Apple, Facebook, and Google are three of the most powerful tech companies in the world.
But none of them got there by resting on their laurels.
At Business Insider’s IGNITION conference this week, we brought together three experts: Piper Jaffray’s Gene Munster to talk about Apple, RBC Capital’s Mark Mahaney to expound on Facebook, and Marketing Land’s Danny Sullivan to explain what’s going on with Google.
Moderator Brian Morrissey asked the group what scenario or risks likely kept the CEOs of the three companies up every night.
Here’s the quick-n-dirty:
- Apple’s Tim Cook cautiously prepares for the onslaught of virtual reality
- Facebook’s Mark Zuckerberg frets about privacy legislation
- Google’s Sundar Pichai looks warily at the EU antitrust decisions
Apple: VR paranoia
Munster thinks that Tim Cook is likely on edge about the impending shift towards virtual or “mixed” reality. Major tech companies like Facebook, Samsung, Sony, and HTC all have or are planning to to release virtual reality headsets early next year, but Apple hasn’t announced any new hardware plans (despite hiring a number of augmented and virtual reality experts recently).
“We think mixed reality is a new computing paradigm — the equlivalent would be talking about smartphones in 2000, and who knew what an impact it would have,” Munster said.
“I think that if you’re Tim Cook, you’re thinking, ‘If there is this shift to more wearables and essentially something that replaces the iPhone, that’s going to be a big opportunity for competitors to step in.’ And I think it’s going to start slow, but ten years from now, I think the iPhone is going to be a much smaller part of Apple’s overall business. And I think navigating that is probably the most stressful thing that he has to deal with.”
Facebook: privacy laws
Mark Zuckerberg, on the other hand, has Facebook’s virtual reality plan on lock, as it preps to release its long-awaited Oculus headset in Q1 2016.
Mahaney postulates that — besides his new baby — Zuck likely worries about privacy legislation. For example, the company is currently planning to appeal a data privacy ruling in Belgium trying to stop it from collecting information about people that are not its users.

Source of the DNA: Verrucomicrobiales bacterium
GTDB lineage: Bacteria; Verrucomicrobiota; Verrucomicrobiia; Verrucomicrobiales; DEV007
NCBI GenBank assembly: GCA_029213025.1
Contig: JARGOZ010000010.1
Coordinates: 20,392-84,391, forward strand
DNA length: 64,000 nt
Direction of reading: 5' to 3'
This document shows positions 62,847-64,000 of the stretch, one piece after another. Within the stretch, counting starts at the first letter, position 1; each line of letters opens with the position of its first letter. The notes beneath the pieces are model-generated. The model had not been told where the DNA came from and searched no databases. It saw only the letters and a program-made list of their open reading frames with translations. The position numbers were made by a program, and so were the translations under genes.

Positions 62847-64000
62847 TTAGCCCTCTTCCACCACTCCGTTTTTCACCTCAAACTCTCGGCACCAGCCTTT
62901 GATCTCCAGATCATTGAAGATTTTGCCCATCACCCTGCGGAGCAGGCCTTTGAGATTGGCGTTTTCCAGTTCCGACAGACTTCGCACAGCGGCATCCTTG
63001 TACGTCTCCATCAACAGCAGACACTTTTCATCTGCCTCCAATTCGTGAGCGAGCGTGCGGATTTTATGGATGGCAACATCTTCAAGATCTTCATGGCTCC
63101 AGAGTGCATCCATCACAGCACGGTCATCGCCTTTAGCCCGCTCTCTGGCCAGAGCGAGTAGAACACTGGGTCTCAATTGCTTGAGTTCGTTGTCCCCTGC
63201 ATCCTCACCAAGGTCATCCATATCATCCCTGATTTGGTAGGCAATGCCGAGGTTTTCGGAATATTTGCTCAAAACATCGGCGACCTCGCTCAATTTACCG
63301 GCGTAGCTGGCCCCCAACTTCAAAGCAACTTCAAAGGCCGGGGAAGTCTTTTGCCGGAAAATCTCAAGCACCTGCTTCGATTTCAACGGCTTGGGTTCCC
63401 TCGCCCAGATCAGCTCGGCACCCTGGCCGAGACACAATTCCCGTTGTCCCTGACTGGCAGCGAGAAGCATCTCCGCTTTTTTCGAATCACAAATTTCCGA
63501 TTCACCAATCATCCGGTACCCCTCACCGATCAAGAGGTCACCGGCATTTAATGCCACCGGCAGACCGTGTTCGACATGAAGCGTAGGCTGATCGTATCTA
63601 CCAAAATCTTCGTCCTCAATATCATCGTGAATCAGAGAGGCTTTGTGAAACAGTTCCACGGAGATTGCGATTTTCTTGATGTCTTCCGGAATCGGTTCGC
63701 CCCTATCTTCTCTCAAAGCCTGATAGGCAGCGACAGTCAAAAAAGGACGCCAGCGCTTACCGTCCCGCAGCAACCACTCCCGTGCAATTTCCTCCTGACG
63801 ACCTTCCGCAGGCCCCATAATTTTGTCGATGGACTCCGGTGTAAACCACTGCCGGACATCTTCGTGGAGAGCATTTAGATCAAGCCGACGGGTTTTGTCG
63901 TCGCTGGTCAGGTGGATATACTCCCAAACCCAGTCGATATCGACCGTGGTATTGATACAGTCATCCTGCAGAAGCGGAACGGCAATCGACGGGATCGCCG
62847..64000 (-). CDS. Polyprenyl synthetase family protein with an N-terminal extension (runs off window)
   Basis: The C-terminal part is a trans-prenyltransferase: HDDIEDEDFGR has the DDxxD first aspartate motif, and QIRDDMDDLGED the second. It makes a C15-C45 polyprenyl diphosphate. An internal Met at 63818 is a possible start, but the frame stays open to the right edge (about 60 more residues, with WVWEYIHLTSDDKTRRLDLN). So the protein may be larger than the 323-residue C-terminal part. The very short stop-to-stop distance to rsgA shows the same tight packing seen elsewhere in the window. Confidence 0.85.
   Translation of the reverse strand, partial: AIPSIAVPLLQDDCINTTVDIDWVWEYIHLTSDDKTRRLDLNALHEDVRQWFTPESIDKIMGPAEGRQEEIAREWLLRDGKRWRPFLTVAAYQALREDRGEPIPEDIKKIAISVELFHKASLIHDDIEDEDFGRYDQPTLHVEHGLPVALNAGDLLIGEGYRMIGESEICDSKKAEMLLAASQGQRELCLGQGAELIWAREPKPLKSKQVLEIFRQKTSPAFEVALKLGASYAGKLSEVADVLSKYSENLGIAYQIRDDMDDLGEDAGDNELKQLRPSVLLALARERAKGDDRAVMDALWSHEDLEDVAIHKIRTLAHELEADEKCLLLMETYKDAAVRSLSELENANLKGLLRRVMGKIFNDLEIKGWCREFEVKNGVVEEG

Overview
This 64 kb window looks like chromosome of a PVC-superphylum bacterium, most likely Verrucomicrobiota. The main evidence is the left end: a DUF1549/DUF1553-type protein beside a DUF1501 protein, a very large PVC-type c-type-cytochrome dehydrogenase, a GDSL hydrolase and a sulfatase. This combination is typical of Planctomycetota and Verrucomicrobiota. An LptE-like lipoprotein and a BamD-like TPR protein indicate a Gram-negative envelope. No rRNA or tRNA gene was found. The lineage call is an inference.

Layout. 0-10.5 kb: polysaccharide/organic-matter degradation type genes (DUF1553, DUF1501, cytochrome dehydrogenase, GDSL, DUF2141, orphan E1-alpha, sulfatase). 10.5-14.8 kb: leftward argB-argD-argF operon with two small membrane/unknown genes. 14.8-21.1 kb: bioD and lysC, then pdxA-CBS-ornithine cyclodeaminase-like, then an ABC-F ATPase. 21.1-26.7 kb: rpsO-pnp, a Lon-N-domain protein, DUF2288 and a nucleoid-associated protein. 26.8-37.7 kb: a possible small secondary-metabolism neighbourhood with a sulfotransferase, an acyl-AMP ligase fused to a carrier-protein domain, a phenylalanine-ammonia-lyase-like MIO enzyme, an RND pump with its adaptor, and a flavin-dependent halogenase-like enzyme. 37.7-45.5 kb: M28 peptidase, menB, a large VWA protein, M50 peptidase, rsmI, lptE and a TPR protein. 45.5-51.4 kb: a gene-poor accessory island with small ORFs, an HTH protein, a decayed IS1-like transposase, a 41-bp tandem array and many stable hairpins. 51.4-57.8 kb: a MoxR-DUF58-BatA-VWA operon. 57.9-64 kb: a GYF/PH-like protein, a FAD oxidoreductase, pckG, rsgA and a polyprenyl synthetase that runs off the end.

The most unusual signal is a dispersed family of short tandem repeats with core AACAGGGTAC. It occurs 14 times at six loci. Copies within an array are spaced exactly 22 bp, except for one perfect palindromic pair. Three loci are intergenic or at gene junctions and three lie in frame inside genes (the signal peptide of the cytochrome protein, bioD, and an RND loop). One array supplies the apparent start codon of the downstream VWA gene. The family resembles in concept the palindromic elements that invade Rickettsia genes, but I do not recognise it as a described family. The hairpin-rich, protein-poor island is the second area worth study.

“There’s some legislative privacy risk associated with these massive platforms that know so much about us,” Mahaney says.”That could be a systemic risk for Facebook. If there was something that undermined people’s trust in it, some sort of event… Maybe that’s [Achille’s heel].”
Similarly, Google’s Sundar Pichai likely has his biggest headache coming from anti-trust issues in Europe, according to Sullivan.
“Their biggest challenge really is on the legal front. The anti-trust efforts are still going through in the EU,” he says. “I think you’re going to continue to see them get hammered on that in the EU. It could potentially cause them to have to make some substantial changes.”
Right now, the European Commission is still deciding whether to fine Google or settle with the search giant, in a case about whether it abused its power and promoted its shopping service over its rivals.
Although the FTC in the United States probably won’t go after Google Search again (after fining the company in 2013), it may also eventually take on a new case around the company’s smartphone operating system, Android.
“Both here in and in the EU, you could see the de-coupling of Android happen, where it will be ‘You can’t just wire in Google Search as the default,'” Sullivan says.
Google could face a challenge from Apple, if the company ever decided to completely get rid of Google in favour of Bing in its Spotlight search product, and make it available as the default search in Safari.
“That has a chance of taking some share away from Google,” he says.
Finally, although Google is seemingly working on a new mixed reality product following the failed Google Glass, the company also could be left behind.